WEDNESDAY, March 4, 2009 (HealthDay News) -- Many middle-age and older Americans aren't getting enough micronutrients such as calcium, magnesium, potassium and vitamin C, all of which play an important role in maintaining health, a new study finds.
Researchers analyzed data from more than 6,200 people in four ethnic groups -- white, black, Hispanic and Chinese. More than half of the participants took supplements, and those most likely to use supplements were older, women, white and college-educated. The most common supplements were calcium and vitamin C.
Dietary intake of calcium, magnesium, potassium and vitamin C was similar between those who took supplements and those who didn't, but there were differences in median dietary intake levels between the different ethnic groups. Chinese Americans tended to have the lowest dietary intakes of all micronutrients, particularly calcium. Blacks also had significantly lower dietary intakes of calcium than whites and Hispanics.
The researchers also evaluated differences between high-dose supplements and multivitamins. High-dose calcium was associated with users meeting recommended daily allowances (RDA) or adequate intake (AI) for all ethnic groups.
However, some high-dose supplements could cause users to exceed their Tolerable Upper Intake Levels (ULs). For calcium, 15 percent of high-dose users exceeded the UL compared with 1.9 percent of multivitamin users and 2.1 percent of non-users. For magnesium, 35.3 percent of high-dose supplement users exceeded the UL, compared with zero percent of both multivitamin users and non-users. For vitamin C, 6.6 percent of high-dose users exceeded the UL, compared with zero percent of both multivitamin users and non-users.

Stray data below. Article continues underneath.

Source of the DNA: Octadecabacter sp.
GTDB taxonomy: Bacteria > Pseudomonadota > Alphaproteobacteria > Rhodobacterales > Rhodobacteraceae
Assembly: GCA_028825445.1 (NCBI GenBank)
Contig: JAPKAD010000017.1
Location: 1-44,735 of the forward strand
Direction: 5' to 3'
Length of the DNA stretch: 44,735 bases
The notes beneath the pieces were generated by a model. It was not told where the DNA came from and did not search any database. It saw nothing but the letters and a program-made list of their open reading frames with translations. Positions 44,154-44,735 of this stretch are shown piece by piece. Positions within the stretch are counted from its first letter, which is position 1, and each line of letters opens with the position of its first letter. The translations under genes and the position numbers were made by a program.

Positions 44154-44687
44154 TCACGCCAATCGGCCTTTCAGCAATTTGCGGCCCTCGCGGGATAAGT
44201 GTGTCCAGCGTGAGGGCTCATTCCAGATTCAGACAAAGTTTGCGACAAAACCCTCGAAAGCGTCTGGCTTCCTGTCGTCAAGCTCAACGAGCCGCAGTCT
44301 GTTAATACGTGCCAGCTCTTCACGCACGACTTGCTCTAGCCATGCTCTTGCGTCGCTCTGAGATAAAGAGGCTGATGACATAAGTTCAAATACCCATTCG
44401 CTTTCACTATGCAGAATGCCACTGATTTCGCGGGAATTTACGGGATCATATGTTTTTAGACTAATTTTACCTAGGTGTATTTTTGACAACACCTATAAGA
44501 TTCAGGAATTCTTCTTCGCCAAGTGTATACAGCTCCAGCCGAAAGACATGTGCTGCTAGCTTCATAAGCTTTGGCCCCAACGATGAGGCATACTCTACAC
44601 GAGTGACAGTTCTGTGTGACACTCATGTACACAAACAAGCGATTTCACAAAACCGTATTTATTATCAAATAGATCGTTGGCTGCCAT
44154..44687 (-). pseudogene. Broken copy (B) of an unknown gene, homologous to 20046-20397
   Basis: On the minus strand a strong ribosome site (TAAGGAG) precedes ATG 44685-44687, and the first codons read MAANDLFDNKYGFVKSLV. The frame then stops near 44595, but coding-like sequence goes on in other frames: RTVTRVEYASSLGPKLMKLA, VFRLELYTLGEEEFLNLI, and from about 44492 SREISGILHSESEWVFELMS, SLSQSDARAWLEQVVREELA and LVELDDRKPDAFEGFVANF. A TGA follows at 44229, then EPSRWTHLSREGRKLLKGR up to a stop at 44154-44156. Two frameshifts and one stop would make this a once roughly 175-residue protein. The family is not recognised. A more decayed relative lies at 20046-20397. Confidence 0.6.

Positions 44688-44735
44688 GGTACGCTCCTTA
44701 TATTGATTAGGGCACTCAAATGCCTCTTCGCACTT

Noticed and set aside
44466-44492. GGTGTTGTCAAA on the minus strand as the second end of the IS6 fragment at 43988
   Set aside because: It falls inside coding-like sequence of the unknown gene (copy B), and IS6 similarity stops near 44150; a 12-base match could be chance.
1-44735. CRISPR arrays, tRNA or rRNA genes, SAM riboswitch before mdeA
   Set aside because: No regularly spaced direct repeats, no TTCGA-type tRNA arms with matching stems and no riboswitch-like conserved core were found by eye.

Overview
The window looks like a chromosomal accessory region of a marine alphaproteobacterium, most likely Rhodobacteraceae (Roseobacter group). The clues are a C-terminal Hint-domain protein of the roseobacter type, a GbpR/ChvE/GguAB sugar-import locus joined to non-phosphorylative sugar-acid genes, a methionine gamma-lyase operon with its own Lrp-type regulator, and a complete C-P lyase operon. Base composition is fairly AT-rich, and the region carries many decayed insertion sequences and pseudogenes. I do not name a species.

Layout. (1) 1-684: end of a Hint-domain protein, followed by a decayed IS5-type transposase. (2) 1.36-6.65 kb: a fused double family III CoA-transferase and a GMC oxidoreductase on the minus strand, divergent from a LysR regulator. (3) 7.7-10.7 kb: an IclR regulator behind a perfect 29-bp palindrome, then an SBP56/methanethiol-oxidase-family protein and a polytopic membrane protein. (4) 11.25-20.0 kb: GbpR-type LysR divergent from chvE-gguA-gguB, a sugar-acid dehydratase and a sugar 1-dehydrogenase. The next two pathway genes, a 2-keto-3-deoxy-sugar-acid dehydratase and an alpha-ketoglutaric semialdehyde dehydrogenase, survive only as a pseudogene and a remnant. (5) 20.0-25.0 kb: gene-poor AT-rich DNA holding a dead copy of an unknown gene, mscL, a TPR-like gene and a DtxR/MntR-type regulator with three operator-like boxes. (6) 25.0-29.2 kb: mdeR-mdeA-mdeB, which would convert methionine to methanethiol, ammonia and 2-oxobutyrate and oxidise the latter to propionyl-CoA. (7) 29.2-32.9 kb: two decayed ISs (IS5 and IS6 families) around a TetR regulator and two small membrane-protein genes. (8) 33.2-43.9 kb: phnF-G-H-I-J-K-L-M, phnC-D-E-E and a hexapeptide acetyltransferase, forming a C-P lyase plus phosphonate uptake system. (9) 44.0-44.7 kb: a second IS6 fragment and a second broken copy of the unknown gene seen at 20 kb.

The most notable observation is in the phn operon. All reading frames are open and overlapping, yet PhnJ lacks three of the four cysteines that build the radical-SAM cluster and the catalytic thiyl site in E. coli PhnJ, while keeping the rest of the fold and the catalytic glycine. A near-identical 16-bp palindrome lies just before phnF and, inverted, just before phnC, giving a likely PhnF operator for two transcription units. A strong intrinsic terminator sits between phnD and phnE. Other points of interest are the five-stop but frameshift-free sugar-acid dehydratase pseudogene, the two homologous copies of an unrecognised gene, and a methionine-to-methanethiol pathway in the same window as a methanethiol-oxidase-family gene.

The researchers also found that potassium intake was well below the RDA in both supplement users and non-users. This suggests it may be necessary to reformulate supplements to deliver higher potassium doses, they said.
"The present study indicates a clear association between meeting RDA/AIs and supplement use for calcium, magnesium and vitamin C," wrote Pamela J. Schreiner, professor and director of graduate studies in the division of epidemiology and community health at the University of Minnesota, and her colleagues.
"However, even with the assistance of dietary supplements, many middle-aged and older Americans are not getting adequate nutrition, and there was no association between supplement use and meeting the AI for potassium," the researchers concluded. "In addition, those taking high-dose vitamin supplements were more likely to exceed the UL for that nutrient. Future studies should explore dietary supplementation along with other methods to improve nutrition in middle-aged and older Americans."
The study was published in the March issue of the Journal of the American Dietetic Association.
The American Academy of Family Physicians has more about nutrition.